Brash, bold and inventive. Much better than some of the reviews would have you believe.

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Though I knew what this play was about I wasn’t expecting to be so moved or so horrified by it. 

Both Muna and Iqra are fifteen and come from Somalia, but that’s just about where their similarities end. Muna came here when she was three and she’s now like any other fifteen year old in the UK – western clothes, obsessed with her phone and Rhianna. Iqra came here when she was ten, dresses traditionally, not really mixing with other fifteen year olds. They take the same bus to school, but Muna is upstairs and Iqra downstairs. One day Muna befriends Iqra and confides in her. This is at first reciprocated, but things take a turn when Muna pays an unexpected and unwelcome visit to Iqra’s home.

Iqra accepts her traditions but Muba is horrified by them. She was cut herself and now fears for her younger sister, who is approaching the same age when it happened to her. The two worlds collide as their lives become entwined and the extent of Iqra’s acceptance of tradition is revealed. As they get to know each other it’s a gentle and funny play, but when it confronts FGM it grabs you by the throat and punches you in the stomach, with an extraordinarily moving design coup (Joanna Scotcher) towards the end. The performances of both Adelayo Adedayo and Tsion Habte (an auspicious professional debut) are stunning and deeply moving.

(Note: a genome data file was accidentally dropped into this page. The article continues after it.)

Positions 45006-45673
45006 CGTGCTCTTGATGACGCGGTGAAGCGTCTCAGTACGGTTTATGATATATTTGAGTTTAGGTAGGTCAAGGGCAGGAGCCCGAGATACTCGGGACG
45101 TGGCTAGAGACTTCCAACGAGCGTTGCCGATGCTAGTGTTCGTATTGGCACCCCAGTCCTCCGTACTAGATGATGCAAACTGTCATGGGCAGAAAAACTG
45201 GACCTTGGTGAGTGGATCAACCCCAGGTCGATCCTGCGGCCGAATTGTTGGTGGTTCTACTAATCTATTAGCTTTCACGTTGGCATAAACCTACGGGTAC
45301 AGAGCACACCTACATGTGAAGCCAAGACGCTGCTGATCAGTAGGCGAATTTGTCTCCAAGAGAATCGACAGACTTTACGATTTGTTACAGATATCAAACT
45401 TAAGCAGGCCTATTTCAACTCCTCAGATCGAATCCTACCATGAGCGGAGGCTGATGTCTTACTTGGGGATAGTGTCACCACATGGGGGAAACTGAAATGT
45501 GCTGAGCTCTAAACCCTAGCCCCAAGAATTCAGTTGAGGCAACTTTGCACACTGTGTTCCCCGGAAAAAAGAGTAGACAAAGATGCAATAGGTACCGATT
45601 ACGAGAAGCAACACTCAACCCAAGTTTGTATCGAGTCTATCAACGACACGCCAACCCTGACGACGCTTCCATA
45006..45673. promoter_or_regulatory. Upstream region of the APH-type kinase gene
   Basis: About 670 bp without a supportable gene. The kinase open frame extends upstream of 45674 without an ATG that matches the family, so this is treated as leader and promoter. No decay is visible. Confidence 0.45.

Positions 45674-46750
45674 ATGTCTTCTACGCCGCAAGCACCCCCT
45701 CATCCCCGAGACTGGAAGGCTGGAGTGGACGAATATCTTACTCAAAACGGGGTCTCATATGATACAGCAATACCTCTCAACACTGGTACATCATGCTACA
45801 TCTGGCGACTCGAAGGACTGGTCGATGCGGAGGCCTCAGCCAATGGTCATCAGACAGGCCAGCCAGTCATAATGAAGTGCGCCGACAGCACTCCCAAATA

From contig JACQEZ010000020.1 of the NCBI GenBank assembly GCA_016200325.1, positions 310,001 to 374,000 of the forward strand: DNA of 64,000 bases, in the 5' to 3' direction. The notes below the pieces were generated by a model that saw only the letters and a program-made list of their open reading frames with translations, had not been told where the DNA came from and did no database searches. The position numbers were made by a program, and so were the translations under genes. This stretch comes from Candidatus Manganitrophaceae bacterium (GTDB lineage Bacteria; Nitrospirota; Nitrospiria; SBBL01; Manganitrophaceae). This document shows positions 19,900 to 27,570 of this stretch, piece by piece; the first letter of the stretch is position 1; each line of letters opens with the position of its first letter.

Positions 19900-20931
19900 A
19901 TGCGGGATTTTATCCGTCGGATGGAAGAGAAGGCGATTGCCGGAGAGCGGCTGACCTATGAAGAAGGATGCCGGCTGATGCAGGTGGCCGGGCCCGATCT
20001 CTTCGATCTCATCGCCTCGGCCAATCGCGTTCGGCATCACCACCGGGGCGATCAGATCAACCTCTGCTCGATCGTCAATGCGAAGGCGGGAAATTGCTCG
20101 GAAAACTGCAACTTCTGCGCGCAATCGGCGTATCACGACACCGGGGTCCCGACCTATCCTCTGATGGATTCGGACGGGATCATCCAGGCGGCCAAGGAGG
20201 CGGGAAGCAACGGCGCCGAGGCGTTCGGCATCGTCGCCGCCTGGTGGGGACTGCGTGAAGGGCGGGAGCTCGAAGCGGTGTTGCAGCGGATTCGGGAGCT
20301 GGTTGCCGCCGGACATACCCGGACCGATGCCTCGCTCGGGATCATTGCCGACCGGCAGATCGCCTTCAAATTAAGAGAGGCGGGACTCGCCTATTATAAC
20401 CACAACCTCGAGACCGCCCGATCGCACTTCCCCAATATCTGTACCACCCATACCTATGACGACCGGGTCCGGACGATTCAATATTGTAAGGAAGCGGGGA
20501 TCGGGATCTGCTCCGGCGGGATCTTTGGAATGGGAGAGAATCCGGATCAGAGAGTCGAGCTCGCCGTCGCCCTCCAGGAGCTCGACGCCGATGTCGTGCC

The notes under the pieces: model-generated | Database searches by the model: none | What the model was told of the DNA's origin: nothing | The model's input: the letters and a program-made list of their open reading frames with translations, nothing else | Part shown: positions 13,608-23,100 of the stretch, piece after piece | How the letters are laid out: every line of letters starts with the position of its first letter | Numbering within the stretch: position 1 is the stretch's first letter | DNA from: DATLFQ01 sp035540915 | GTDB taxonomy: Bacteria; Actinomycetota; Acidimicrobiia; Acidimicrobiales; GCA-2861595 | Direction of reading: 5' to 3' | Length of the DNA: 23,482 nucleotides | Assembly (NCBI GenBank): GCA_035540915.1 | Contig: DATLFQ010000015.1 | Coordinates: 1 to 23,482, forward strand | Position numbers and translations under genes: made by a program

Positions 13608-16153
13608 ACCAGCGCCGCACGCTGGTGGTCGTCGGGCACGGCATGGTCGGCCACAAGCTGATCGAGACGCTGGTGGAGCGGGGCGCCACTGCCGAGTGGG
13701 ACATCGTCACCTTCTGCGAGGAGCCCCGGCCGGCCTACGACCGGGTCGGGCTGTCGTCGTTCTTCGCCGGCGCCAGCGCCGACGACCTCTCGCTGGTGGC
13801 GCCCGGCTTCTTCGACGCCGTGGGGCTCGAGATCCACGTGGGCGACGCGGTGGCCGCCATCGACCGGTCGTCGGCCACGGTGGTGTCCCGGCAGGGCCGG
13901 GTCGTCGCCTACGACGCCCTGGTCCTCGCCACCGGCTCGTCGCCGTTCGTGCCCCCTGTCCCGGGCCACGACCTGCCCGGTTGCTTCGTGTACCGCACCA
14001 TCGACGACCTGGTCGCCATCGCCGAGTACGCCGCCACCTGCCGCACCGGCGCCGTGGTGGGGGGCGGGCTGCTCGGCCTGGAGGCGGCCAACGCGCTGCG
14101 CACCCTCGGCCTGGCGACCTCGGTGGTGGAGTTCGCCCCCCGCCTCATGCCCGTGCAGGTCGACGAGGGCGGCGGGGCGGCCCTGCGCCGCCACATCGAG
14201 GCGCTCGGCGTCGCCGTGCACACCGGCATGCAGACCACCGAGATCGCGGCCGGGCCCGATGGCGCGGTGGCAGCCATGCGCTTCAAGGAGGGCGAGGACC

In just 70 minutes, Charlene James’ excellent play confronts this barbaric and entirely unnecessary practice and must be seen, both for understanding the issue and the quality of its writing, staging by Gbolahan Obisesan and performances.

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The first of two Antigone’s in 12 days, and less than three years since the last one. Greek tragedy’s were made to last. I don’t know what Ivo van Hove and Juliette Binoche have in store, but this 2500-year-old play really suits playwright Roy Williams’ contemporary gangland setting. Gangs have military precision, familial loyalty, an obsessive aversion to disrespect and a commitment to revenge. With a little bit more tinkering, you could make it feel like a completely contemporary play.

Creo is the boss, the king of gangland Thebes. At the end of the war he instructs his soldiers to bury one of Tig’s brothers with honour and the leave the other unburied.  Tig is the girlfriend of Creo’s son Eamon. She defies him by covering her brother’s body and his revenge is to command that she be buried alive, but in a Romeo & Juliet twist Tig and Eamon take matters into their own hands. Veteran tramp Tyrese brings messages and warnings from god, but it might be too late for Creo.

Designer Joanna Scotcher has created an urban space under the highway with unfinished concrete pillars and wire gates and Sandy Nuttgens adds a brooding soundscape. Mark Monero has great presence and charisma as Creo (hard to believe he’s now old enough to play the father of an adult, but he is!) and Doreene Blackstock is great as his determined and ultimately defiant wife Eunice. Savannah Gordon-Liburd and Gamba Cole are both excellent as the star-crossed lovers. I didn’t realise Oliver Wilson, playing a soldier, was also Tyrese until I read the programme – a master of disguise indeed!

This is an excellent updating of an age old tale by one of our best playwrights which Stratford’s loyal local audience lapped up, as I did. Comparisons to follow in 12 days time…..